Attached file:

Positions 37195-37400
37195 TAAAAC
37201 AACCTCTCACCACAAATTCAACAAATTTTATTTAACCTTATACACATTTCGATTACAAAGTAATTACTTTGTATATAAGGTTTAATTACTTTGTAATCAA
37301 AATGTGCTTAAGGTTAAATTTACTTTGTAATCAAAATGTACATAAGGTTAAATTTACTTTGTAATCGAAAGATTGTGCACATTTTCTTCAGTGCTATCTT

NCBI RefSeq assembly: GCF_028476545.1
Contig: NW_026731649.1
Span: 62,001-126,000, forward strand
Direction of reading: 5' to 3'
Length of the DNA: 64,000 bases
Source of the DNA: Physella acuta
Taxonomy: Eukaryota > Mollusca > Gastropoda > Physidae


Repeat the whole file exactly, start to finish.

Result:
Positions 37195-37400
37195 TAAAAC
37201 AACCTCTCACCACAAATTCAACAAATTTTATTTAACCTTATACACATTTCGATTACAAAGTAATTACTTTGTATATAAGGTTTAATTACTTTGTAATCAA
37301 AATGTGCTTAAGGTTAAATTTACTTTGTAATCAAAATGTACATAAGGTTAAATTTACTTTGTAATCGAAAGATTGTGCACATTTTCTTCAGTGCTATCTT

NCBI RefSeq assembly: GCF_028476545.1
Contig: NW_026731649.1
Span: 62,001-126,000, forward strand
Direction of reading: 5' to 3'
Length of the DNA: 64,000 bases
Source of the DNA: Physella acuta
Taxonomy: Eukaryota > Mollusca > Gastropoda > Physidae